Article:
We welcome ISPs working together with the government to improve the "digital literacy" of customers, many of whom are not aware of the wide range of online threats, including harmful content being accessed by their children.

We also call on ISPs to offer such blocks on a voluntary basis, so they can easily be switched on, but are not enabled by default. ISPs should provide full transparency of the websites blocked by their filters, providing website owners with a quick and effective mechanism to check if their websites are blocked, and a rapid resolution procedure for website owners who feel their websites are being unfairly blocked. We are aware of several high profile UK websites, including blogs, activist sites and at least one high street chain which have been inappropriately blocked by at least one mobile network operator as "adult content".

Unfair accidental blocking of commercial websites has the potential to cause serious financial damage and can prompt customers to turn off adult content blocking altogether, in order to access regular content, potentially leaving children at risk of accidental exposure.
The text was agreed by email vote, with 3 votes in favour, 1 non-response, the proposer abstaining and no votes against.

Friday, 7 October 2011

Social Media and Injunctions - our evidence to the Parliamentary Joint Committee on Privacy and Injunctions

It's a complex area - where does the balance lie between privacy and freedom of the press/freedom of expression? Do injunctions help enforce this balance? Are court injunctions even effective against social media or overseas news outlets?

Here's our evidence to the Parliamentary Joint Committee on Privacy and Injunctions (pdf).

Wednesday, 5 October 2011

Urgent crowd-source request: social media, privacy and super-injunctions

It has just come to my attention that the deadline for written evidence to the Joint Committee on Privacy and Injunctions is tomorrow, 6th October.

I would really like to capture the mood of the blogosphere, but with just 24 hours to create a submission I may have left it a bit late.

I'm wondering if the blogosphere can come to the rescue.  Tweet us - @open_digital - or submit your comments below (anonymous is fine) and we'll try and pull together as many views as possible into a single submission for the committee.

Note: please use the #anon hashtag on Twitter if you do not want us to include your Twitter ID in our submission, and post anonymously to the comments if you do not want us to include your Blogger ID.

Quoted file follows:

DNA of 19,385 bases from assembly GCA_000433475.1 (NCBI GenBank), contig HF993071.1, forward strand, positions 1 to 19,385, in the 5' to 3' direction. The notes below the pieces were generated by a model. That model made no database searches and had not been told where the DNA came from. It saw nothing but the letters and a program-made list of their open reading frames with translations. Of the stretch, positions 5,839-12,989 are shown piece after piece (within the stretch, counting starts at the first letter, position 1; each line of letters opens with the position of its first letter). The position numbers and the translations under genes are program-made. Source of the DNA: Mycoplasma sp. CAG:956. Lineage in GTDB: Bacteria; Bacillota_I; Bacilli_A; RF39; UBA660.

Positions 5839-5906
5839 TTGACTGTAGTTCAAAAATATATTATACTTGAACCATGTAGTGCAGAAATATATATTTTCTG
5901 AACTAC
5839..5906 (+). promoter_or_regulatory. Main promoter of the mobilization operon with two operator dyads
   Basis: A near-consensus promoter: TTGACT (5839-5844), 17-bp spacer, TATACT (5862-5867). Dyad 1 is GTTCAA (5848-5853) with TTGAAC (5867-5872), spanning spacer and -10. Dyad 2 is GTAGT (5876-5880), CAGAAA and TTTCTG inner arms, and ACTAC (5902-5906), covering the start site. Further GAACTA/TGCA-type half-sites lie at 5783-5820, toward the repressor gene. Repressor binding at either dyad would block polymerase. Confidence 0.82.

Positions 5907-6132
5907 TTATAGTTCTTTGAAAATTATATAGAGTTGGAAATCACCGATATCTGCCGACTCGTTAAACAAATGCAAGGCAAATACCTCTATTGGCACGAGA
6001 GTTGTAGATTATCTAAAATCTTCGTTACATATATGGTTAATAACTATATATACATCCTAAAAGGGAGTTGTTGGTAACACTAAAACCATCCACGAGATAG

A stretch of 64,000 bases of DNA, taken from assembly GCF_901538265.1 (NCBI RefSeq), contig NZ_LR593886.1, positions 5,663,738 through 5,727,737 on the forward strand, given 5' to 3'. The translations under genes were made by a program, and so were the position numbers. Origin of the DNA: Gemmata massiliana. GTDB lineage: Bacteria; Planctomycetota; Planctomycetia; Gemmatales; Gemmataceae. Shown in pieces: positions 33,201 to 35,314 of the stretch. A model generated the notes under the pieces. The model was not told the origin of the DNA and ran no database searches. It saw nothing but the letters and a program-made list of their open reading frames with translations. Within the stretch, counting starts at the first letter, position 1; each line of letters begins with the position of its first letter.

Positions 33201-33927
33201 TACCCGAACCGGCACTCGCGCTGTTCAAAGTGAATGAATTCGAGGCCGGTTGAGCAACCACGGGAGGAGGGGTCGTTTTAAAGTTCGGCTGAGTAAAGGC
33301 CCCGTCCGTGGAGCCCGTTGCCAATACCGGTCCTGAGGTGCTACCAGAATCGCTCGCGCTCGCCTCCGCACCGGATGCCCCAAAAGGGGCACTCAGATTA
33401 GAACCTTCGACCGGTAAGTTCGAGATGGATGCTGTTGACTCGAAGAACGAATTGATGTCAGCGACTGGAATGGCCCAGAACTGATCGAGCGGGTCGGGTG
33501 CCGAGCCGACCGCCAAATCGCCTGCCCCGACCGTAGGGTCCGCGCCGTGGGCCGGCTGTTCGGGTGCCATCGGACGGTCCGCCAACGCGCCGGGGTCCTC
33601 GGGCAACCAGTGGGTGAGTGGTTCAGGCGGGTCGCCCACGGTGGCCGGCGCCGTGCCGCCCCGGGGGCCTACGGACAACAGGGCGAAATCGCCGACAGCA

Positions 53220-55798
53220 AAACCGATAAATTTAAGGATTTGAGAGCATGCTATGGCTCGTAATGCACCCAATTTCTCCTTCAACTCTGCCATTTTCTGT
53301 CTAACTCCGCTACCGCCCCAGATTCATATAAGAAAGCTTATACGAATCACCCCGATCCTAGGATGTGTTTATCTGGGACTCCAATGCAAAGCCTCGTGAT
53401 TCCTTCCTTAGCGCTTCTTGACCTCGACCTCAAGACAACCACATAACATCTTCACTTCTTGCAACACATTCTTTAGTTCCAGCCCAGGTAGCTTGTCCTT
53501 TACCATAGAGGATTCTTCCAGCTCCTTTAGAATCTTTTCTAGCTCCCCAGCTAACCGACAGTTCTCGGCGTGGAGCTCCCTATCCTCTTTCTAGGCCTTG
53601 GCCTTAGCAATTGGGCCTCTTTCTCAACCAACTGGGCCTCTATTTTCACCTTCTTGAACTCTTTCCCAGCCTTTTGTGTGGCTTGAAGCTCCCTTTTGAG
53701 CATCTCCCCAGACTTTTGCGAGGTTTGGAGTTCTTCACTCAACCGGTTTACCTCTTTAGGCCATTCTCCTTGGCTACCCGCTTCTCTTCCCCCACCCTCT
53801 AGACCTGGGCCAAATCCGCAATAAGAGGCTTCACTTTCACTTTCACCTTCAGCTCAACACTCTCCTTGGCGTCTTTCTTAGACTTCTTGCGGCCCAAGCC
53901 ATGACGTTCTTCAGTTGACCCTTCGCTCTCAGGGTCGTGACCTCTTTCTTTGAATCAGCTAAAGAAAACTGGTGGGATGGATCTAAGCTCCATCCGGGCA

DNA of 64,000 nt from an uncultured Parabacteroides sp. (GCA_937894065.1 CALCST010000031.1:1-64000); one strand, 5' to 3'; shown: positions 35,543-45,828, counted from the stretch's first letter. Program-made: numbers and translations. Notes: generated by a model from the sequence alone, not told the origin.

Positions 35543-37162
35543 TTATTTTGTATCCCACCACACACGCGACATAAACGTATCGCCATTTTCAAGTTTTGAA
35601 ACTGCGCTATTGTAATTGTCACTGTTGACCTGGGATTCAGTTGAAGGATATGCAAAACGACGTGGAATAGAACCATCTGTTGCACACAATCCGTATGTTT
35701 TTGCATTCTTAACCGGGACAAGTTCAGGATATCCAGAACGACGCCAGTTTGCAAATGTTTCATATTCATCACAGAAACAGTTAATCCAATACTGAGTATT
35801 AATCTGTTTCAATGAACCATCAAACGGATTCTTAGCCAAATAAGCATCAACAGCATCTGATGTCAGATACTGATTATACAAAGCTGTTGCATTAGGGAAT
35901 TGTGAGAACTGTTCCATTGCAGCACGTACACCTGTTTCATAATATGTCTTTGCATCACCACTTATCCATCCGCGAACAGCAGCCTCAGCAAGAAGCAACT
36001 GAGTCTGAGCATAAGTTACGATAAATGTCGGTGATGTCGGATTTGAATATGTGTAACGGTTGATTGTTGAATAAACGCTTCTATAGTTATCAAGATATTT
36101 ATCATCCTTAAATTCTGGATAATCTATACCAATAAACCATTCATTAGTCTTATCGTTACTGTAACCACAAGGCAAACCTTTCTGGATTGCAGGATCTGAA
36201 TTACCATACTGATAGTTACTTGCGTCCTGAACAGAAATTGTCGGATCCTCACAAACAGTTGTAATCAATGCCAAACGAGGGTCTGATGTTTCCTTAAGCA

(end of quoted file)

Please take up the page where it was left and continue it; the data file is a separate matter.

James Firth

Tuesday, 4 October 2011

UK's delayed deployment of 4G fast mobile data to cost UK businesses £732m per year

Our first paper released today (pdf) shows British businesses will lose hundreds of millions of pounds a year because of the UK government’s delay in rolling out fast 4G mobile broadband.

With faster mobile data downloads, more than 37 million business hours a year could be saved. Those extra hours cost UK businesses £732 million a year.

Other countries, including the US, Germany, Sweden, Finland and Korea have already launched 4G fast mobile broadband, putting UK businesses at a commercial and technological disadvantage.

“Visitors to Britain will first notice London’s lack of 4G mobile data when they arrive for the Olympics next year,” says James Firth, report co-author and CEO of Open Digital. "In addition to the lost time through slow mobile data, UK businesses won’t be able to fully benefit from new cloud-based business tools until the UK has a nationwide reliable high speed mobile data network."

Ofcom, the UK regulatory authority tasked with allocating the necessary radio spectrum, does not anticipate the first commercial 4G services to come online before 2013, and nationwide roll-out won’t be complete before 2017.

Open Digital is calling on Ofcom to adopt more ambitious roll-out targets and for the government to acknowledge the massive benefit to the economy from 4G mobile data.

Our findings also put the cost to the UK economy from the recently announced delay of 3-6 months in holding the auction to allocate licenses necessary to run 4G services at £183m - £366m.